Hedging equity portfolios against the risk of large drawdowns is notoriously difficult and expensive. Holding, and continuously rolling, at-the-money put options on the S&P 500 is a very costly, if reliable, strategy to protect against market sell-offs. Holding ‘safe-haven’ US Treasury bonds, while providing a positive and predictable long-term yield, is generally an unreliable crisis-hedge strategy, since the post-2000 negative bond-equity correlation is a historical rarity. Long gold and long credit protection portfolios appear to sit between puts and bonds in terms of both cost and reliability.
In contrast to these passive investments, we investigate two dynamic strategies that appear to have generated positive performance in both the long-run but also particularly during historical crises: futures time-series momentum and quality stock factors. Futures momentum has parallels with long option straddle strategies, allowing it to benefit during extended equity sell-offs. The quality stock strategy takes long positions in highest-quality and short positions in lowest-quality company stocks, benefitting from a ‘flight-to-quality’ effect during crises. These two dynamic strategies historically have uncorrelated return profiles, making them complementary crisis risk hedges. We examine both strategies and discuss how different variations may have performed in crises, as well as normal times, over the years 1985 to 2016.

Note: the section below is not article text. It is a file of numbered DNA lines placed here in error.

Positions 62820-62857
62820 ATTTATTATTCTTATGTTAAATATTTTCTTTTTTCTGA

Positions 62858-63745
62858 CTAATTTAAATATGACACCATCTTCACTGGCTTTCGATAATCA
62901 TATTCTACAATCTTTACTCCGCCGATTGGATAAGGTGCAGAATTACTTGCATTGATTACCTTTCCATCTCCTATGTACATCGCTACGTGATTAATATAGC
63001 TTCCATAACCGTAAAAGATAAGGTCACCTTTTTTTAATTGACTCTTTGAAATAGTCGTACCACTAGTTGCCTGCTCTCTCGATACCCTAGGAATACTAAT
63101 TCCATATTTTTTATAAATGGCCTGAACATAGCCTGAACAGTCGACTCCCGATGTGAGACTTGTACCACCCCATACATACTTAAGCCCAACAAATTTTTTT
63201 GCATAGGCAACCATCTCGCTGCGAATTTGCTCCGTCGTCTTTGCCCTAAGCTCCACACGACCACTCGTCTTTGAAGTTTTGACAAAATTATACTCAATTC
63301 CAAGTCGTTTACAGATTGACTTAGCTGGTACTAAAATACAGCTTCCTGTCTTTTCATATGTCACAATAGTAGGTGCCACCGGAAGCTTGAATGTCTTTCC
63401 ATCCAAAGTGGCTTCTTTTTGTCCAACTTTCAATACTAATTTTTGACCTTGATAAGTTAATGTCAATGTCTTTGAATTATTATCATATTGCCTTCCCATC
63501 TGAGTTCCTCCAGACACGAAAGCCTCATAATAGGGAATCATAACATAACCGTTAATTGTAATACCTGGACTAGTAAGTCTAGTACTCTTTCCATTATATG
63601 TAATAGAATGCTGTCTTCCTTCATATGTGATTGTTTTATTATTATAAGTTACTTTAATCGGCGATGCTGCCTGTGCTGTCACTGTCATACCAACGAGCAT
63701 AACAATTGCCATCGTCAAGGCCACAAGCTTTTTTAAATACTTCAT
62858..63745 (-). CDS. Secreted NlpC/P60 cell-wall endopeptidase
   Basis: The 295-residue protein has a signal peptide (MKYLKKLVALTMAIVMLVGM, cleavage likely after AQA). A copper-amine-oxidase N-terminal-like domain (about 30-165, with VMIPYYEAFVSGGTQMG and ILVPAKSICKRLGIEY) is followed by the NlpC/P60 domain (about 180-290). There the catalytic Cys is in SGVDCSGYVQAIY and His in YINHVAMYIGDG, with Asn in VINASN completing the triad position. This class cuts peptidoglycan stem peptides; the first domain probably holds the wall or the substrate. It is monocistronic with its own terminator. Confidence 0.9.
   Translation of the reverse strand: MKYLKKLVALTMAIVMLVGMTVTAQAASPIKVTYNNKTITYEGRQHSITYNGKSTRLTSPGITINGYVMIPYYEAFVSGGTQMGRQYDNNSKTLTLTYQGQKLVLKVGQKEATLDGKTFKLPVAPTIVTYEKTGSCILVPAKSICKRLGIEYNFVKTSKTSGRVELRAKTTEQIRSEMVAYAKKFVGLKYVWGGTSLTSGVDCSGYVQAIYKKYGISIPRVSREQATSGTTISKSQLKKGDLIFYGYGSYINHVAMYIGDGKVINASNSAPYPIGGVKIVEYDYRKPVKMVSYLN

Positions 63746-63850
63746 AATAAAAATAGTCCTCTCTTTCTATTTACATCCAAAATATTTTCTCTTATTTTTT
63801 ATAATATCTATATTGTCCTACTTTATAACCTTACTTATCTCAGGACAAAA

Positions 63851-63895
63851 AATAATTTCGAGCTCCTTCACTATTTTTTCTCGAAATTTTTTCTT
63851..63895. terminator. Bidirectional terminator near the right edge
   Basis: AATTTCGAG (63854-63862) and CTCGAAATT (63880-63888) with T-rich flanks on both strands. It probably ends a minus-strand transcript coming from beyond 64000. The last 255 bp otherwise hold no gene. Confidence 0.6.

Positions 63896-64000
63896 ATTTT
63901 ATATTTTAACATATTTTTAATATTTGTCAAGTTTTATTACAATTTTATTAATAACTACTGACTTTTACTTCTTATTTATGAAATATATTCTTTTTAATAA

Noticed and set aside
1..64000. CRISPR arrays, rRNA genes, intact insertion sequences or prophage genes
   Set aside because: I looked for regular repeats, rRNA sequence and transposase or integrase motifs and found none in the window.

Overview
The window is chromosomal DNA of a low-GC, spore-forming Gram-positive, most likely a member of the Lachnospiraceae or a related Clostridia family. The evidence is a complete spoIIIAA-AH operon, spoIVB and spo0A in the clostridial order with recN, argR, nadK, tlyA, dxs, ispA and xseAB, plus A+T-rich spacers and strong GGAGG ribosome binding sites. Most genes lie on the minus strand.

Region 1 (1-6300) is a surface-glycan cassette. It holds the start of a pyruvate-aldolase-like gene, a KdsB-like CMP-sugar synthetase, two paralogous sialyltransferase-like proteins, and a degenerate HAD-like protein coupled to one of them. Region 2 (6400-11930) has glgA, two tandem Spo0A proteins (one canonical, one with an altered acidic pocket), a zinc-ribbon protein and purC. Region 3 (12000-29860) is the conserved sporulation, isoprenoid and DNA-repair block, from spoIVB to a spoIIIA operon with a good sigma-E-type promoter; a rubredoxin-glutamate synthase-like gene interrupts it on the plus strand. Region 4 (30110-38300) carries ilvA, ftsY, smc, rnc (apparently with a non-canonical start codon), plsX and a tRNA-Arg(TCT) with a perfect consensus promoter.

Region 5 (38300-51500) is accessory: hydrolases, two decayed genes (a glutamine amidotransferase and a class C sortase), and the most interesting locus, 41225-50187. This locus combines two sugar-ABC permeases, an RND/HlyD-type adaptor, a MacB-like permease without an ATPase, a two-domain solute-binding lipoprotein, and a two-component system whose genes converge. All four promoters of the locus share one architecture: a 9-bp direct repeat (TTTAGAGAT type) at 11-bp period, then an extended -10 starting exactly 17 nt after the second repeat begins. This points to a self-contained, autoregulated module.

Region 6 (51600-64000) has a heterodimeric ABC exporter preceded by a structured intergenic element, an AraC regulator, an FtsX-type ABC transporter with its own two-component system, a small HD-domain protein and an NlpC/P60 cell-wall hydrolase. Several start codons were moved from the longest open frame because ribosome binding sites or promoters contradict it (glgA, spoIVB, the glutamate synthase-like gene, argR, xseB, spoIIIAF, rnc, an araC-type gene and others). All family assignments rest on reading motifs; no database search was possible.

Keywords: trend following, quality, momentum, crisis hedge, crisis alpha, futures, equities
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